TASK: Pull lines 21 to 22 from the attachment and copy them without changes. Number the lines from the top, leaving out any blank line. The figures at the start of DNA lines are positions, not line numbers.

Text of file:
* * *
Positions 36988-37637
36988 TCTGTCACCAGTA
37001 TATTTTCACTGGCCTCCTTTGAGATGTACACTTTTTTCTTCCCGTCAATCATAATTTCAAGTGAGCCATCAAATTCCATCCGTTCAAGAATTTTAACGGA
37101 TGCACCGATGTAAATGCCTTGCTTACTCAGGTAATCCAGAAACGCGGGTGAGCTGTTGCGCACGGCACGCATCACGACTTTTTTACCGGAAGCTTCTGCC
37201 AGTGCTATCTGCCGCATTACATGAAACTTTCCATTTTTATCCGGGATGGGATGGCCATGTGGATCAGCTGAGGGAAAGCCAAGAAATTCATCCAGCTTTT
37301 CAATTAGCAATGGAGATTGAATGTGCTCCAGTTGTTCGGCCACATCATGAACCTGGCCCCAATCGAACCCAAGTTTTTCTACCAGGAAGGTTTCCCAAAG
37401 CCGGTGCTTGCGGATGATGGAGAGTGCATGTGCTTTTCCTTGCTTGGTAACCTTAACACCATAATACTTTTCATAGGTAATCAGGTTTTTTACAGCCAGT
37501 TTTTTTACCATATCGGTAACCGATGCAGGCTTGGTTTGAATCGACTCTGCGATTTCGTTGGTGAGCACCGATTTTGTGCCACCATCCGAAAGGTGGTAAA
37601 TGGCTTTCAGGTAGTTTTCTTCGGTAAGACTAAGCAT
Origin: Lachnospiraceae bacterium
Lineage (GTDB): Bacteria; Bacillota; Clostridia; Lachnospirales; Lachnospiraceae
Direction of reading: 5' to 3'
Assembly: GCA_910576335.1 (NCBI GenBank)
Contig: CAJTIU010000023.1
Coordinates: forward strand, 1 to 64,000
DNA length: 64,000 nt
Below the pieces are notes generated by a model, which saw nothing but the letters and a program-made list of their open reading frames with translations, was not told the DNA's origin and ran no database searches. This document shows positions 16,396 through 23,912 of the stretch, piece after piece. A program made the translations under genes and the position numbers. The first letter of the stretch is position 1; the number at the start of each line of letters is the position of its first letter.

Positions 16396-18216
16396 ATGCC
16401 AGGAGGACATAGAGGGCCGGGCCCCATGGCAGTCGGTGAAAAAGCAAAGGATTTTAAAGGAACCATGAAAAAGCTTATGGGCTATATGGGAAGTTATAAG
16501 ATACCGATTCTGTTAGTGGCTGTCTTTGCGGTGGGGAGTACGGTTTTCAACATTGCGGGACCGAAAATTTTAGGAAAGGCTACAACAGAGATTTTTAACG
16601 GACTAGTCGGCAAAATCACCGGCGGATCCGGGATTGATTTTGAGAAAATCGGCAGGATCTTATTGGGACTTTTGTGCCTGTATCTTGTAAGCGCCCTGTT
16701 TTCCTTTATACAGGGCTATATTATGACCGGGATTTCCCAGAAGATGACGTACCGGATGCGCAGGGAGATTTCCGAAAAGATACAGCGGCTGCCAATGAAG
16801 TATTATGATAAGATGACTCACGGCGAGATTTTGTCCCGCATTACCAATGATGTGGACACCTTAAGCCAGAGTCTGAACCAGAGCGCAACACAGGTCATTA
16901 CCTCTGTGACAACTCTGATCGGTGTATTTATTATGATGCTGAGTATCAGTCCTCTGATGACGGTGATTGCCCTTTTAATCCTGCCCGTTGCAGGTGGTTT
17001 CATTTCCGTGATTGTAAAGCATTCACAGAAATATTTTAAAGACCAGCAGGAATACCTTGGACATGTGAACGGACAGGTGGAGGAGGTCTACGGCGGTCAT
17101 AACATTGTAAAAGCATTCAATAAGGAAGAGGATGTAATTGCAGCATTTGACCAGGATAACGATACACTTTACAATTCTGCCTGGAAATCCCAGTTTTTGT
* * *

16501 ATACCGATTCTGTTAGTGGCTGTCTTTGCGGTGGGGAGTACGGTTTTCAACATTGCGGGACCGAAAATTTTAGGAAAGGCTACAACAGAGATTTTTAACG
16601 GACTAGTCGGCAAAATCACCGGCGGATCCGGGATTGATTTTGAGAAAATCGGCAGGATCTTATTGGGACTTTTGTGCCTGTATCTTGTAAGCGCCCTGTT